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Cord Blood Can Help Researchers Diagnose ASD at an Early Stage

By: Raj Sharma

Over the last couple of decades, researchers have discovered the importance of cord blood as it has powerful restorative powers due to the stem cells it contains. Cord blood is the blood from a baby that remains in the umbilical cord and placenta after birth. Cord blood banks store frozen cord blood until someone who is a genetic match requires a transplant. Cord blood contains special cells called hematopoietic stem cells. Hematopoietic stem cells are immature cells that can develop into all types of blood cells, such as red blood cells, white blood cells, and platelets.


Hematopoietic stem cells are the same type of blood-forming stem cells present in a bone marrow transplant. They may help treat over 70 types of diseases. Umbilical cord blood (UCB) contains hematopoietic stem cells and multipotent mesenchymal cells which are useful for treatment in malignant/nonmalignant hematologic-immunologic diseases and regenerative medicine.


A new study led by UC Davis MIND Institute researchers found a distinct DNA methylation signature in the cord blood of newborns who were eventually diagnosed with autism spectrum disorder (ASD). This signature mark spanned DNA regions and genes linked to early fetal neurodevelopment. The findings may hold clues for early diagnosis and intervention.


The researchers have found evidence that a DNA methylation signature of ASD exists in cord blood with specific regions consistently differentially methylated. The study also identified sex-specific epigenomic signatures that support the developmental and sex-biased roots of ASD.


The U.S. Centers for Disease Control and Prevention (CDC) estimates that one in 54 children are diagnosed with ASD, a complex neurological condition linked to genetic and environmental factors. It is much more prevalent in males than in females.


The epigenome is a set of chemical compounds and proteins that tell the DNA what to do. These compounds attach to DNA and modify its function. One such compound is CH3 (known as the methyl group) which could lead to DNA methylation. DNA methylation can change the activity of a DNA segment without changing its sequence. Differentially methylated regions (DMRs) are areas of DNA that have significantly different methylation status.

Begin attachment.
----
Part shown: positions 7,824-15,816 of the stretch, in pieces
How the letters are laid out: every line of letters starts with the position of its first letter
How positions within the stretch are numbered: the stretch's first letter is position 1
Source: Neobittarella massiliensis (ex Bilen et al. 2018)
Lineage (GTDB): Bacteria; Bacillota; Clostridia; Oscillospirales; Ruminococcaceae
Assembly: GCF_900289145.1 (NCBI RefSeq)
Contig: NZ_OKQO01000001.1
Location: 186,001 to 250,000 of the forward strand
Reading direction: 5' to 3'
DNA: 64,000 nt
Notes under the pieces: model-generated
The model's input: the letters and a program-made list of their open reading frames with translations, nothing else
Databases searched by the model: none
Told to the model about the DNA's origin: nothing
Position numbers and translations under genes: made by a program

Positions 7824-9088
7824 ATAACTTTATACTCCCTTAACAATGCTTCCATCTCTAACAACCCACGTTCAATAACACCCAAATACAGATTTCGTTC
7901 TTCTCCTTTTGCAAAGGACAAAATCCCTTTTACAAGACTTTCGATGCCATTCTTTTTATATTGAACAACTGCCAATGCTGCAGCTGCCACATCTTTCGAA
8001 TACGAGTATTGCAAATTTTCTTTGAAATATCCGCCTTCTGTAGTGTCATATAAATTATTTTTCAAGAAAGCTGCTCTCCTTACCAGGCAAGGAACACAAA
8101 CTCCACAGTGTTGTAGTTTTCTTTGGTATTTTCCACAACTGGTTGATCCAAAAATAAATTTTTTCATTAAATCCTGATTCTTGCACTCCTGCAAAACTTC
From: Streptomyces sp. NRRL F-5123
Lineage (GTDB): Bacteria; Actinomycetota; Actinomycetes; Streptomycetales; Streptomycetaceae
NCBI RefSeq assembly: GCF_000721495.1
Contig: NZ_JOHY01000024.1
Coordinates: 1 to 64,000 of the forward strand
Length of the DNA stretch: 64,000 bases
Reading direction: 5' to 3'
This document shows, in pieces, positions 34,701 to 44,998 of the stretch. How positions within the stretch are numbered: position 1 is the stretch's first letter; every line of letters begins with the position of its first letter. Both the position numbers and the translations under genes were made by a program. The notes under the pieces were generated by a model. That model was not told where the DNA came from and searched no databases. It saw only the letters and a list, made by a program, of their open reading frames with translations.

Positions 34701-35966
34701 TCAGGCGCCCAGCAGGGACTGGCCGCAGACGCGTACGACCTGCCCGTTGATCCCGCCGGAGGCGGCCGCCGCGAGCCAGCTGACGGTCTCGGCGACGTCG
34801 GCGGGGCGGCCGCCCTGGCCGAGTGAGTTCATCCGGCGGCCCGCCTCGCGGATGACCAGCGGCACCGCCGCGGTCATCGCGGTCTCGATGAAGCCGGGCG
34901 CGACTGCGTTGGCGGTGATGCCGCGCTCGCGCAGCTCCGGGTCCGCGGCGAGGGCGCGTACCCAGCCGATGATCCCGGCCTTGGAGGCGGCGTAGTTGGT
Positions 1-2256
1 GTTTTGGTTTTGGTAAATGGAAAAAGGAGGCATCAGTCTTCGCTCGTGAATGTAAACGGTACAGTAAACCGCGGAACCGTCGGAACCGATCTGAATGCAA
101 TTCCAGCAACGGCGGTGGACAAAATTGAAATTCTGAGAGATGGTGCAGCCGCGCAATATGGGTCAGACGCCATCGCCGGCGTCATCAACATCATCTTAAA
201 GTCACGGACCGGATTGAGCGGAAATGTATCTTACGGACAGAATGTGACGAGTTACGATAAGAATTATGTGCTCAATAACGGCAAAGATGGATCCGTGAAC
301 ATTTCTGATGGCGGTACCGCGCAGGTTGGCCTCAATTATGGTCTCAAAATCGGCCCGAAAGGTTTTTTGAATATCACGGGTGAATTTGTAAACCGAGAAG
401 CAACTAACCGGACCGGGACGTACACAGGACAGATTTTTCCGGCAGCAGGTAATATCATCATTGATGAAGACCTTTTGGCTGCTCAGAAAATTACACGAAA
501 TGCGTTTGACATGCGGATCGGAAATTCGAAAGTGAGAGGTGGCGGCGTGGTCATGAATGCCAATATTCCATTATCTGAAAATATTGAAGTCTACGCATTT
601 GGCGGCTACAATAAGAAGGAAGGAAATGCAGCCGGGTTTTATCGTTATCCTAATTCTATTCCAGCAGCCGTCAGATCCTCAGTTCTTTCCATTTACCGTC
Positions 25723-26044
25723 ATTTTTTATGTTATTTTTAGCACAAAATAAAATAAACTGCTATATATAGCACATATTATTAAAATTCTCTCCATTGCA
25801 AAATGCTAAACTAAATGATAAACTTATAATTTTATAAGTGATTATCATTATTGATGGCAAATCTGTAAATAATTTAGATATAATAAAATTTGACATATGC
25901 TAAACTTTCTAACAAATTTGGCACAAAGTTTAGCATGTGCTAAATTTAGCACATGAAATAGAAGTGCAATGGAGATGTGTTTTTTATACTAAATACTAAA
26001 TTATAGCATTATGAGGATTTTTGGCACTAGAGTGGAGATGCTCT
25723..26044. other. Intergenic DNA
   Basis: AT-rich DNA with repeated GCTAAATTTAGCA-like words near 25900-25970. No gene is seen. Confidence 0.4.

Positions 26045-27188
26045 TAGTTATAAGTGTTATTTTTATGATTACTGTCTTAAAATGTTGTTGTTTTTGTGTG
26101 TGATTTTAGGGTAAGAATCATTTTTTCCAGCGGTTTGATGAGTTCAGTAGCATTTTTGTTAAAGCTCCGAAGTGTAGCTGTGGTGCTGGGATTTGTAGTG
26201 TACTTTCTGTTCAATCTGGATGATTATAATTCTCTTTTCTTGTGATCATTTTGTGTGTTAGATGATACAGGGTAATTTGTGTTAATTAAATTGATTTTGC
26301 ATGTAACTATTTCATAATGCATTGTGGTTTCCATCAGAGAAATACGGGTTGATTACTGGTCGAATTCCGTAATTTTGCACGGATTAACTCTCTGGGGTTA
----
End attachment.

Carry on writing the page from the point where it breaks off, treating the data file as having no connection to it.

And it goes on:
The epigenome compounds do not change the DNA sequence but affect how cells use the DNA’s instructions. These attachments are sometimes passed on from cell to cell as cells divide. They can also be passed down from one generation to the next. The neonatal epigenome has the potential to reflect past interactions between genetic and environmental factors during early development. They may also influence future health outcomes.


The researchers studied the development of 152 children born to mothers enrolled in the MARBLES and EARLI studies. These mothers had at least one older child with autism and were considered at high risk of having another child with ASD. When these children were born, the mothers’ umbilical cord blood samples were preserved for analysis. At 36 months, these children got diagnostic and developmental assessments. Based on these, the researchers grouped the children under typically developing (TD) or with ASD.


The researchers also analyzed the umbilical cord blood samples taken at birth from the delivering mothers. They performed whole-genome sequencing of these blood samples to identify an epigenomic signature or mark of ASD at birth. They were checking for any patterns of DNA-epigenome binding that could predict future ASD diagnosis.